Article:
Yum! Brands, the operator of KFC, Pizza Hut and Taco Bell, plans to become the McDonald's of China, blanketing the country's second and third-tier cities with its fast-food restaurants over the next decade, according to its chief executive.
David Novak, Yum's chief executive, said on Wednesday that Yum plans to more than double its China restaurants to by 2020, when it hopes to have 9,000 across the country. Meanwhile, the company is paring back its ownership of restaurants in developed markets as it accelerates its emerging markets push.
"You see, in small-town America, McDonald's will have a prime location in all the spots," Mr Novak said at the company's investor conference. "What you're going to see 10 years from now is that we're going to own that. We're going to have the very best locations."
Yum, which is set to earn about $900-million in net income from its China business this year, said it plans to build small restaurants in Chinese rail stations and airports and use its distribution network to expand into second and third tier cities, which tend to be most profitable because labour and rent remain relatively cheap.
Already the leading international restaurant company in China, Yum is adapting its strategy there as the cost of doing business rises. Mr. Novak said that Yum expects to face 6 per cent inflation for commodity prices in China and believes the cost of labour will rise in the "mid-teens", potentially narrowing its profit margins next year.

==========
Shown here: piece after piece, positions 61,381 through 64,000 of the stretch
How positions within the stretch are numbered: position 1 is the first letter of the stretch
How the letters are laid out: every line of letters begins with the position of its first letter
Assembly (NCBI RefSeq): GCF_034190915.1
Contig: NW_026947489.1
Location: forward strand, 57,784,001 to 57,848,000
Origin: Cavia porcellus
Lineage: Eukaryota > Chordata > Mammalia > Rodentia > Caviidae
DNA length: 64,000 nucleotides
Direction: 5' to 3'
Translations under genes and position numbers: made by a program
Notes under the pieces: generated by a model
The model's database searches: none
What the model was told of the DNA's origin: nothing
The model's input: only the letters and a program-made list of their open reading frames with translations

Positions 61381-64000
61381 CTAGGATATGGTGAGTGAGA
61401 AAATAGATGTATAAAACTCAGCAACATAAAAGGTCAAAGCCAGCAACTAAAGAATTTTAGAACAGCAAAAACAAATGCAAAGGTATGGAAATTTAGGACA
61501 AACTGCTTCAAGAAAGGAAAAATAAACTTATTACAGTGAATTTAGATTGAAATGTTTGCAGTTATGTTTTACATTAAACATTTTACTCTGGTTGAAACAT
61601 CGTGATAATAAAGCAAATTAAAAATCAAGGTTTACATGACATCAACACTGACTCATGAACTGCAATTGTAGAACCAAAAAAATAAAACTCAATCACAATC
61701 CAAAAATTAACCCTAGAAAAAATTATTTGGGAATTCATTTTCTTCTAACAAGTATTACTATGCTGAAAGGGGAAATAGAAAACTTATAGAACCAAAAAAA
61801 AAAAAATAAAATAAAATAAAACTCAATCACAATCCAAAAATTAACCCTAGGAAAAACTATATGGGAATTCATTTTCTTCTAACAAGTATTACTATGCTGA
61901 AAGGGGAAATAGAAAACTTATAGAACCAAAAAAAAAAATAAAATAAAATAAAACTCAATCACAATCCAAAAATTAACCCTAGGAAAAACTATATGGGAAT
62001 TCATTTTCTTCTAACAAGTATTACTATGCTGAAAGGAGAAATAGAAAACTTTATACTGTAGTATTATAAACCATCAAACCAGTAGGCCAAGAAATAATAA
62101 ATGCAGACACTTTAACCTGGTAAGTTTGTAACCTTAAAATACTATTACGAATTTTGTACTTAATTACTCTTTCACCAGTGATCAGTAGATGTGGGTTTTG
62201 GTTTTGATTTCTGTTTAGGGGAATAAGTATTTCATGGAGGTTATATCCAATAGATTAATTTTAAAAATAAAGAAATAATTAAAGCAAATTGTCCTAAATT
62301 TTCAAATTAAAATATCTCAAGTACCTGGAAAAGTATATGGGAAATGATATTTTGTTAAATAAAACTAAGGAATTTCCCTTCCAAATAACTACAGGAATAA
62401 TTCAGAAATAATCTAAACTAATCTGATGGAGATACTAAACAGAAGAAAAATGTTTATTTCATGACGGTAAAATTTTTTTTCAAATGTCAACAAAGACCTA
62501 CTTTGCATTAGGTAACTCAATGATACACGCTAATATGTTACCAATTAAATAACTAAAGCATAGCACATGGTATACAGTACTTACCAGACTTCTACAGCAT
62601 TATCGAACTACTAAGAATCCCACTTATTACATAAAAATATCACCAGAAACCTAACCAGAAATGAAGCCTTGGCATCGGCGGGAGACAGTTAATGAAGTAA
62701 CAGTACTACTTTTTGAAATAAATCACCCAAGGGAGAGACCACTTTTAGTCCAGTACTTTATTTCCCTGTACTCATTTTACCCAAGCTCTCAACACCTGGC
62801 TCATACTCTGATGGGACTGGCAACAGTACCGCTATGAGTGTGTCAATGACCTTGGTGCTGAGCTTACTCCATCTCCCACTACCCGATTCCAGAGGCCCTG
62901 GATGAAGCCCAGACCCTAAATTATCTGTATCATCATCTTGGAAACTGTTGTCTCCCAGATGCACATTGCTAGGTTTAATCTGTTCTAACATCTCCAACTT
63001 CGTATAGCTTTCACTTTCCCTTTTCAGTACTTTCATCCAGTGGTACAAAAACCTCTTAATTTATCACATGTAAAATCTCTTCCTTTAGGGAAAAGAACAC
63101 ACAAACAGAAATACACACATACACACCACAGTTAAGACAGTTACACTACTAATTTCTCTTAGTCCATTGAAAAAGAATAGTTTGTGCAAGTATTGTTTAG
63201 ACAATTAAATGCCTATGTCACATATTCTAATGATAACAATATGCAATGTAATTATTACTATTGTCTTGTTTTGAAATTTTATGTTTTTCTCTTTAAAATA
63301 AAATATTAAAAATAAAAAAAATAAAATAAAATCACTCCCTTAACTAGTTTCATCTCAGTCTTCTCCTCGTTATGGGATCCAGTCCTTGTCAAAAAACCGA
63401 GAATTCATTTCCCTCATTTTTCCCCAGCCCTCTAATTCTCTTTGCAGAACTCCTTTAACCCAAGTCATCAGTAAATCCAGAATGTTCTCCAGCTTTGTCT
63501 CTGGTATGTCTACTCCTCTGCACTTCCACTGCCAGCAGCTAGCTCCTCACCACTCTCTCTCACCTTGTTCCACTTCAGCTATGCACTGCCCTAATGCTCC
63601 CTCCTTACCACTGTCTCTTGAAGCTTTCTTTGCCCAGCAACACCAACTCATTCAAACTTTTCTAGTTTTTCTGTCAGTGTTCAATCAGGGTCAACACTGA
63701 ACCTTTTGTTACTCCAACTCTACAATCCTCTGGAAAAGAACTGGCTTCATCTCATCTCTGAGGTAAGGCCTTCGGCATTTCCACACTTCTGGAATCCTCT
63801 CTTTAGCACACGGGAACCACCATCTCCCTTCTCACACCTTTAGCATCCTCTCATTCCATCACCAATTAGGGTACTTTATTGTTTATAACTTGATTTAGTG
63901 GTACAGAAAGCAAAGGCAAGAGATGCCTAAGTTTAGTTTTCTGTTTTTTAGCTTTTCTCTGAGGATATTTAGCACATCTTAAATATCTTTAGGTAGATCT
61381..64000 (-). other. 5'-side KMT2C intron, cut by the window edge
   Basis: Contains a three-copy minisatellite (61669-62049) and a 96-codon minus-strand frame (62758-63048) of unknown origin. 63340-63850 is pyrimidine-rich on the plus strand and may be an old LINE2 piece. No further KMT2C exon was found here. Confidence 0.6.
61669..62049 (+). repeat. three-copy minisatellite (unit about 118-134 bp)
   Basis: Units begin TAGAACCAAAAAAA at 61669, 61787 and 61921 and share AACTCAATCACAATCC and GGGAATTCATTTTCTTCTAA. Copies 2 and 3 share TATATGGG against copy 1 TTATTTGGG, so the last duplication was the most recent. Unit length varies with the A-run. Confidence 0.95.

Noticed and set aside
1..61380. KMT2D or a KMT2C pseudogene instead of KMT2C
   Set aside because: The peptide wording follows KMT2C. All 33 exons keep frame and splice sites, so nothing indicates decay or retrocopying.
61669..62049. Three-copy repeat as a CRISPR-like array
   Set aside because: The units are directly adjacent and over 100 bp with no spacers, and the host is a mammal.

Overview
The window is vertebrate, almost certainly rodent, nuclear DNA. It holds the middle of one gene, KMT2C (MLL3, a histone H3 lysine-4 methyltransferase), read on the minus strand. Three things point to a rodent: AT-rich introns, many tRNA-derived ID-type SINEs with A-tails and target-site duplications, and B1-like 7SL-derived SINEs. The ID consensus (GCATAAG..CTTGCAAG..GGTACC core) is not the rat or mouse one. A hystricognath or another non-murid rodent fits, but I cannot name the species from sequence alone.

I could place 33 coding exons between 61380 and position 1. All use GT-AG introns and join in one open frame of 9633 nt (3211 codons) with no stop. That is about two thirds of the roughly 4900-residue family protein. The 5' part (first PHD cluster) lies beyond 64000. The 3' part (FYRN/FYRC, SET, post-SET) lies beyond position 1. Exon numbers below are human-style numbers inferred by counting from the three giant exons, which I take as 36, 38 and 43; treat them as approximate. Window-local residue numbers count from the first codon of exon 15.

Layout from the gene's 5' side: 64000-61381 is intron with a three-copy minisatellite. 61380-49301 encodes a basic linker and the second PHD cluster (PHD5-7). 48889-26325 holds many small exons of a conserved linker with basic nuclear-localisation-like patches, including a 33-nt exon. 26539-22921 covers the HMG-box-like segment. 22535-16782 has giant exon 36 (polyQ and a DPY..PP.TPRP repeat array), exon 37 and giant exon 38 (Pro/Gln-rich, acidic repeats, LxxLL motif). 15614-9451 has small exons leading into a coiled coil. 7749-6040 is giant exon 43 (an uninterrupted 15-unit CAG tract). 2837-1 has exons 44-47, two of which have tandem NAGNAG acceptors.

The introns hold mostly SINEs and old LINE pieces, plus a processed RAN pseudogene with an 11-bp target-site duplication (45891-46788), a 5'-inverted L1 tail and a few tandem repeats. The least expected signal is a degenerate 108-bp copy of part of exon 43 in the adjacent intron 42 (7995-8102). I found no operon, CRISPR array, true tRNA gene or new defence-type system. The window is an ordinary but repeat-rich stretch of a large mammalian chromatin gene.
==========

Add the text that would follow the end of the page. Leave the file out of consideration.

Although China remains Yum's most successful market, the company is trying to replicate that success in India and other parts of Asia with more innovative localized offerings, extended hours and breakfast. Mickey Pant, chief executive of Yum Restaurants International, said the company has been leaving billions of dollars of market share on the table for McDonald's by allowing KFC to lag behind in the breakfast business.
"We will have breakfast in place," Mr. Pant said, noting that customers think of KFC as a place for chicken rather than eggs. "As smart as we think we are, we forgot basic things like telling people we are open for breakfast."
Emerging markets account for 58 per cent of Yum's operating profits and the company is ramping up its ownership of restaurants in those countries while "refranchising" stores in developed markets.
Yum, which recently sold off all of its UK Pizza Hut restaurants to franchisees, said that by 2014 it expects to own 70 per cent of its restaurants in emerging markets and just 30 per cent in developed markets. Currently, it owns 53 per cent of its emerging market restaurants and 47 per cent in developed markets.
The Kentucky-based company has seen its U.S. operations struggle. Executives called the performance this year "disappointing" and "terrible", noting the weak economy and bad publicity, but told investors that a renewed sense of urgency and better relationships with franchises would help.
"It's been a big challenge in the U.S.," Mr. Novak said. "We still have a lot of wood to chop."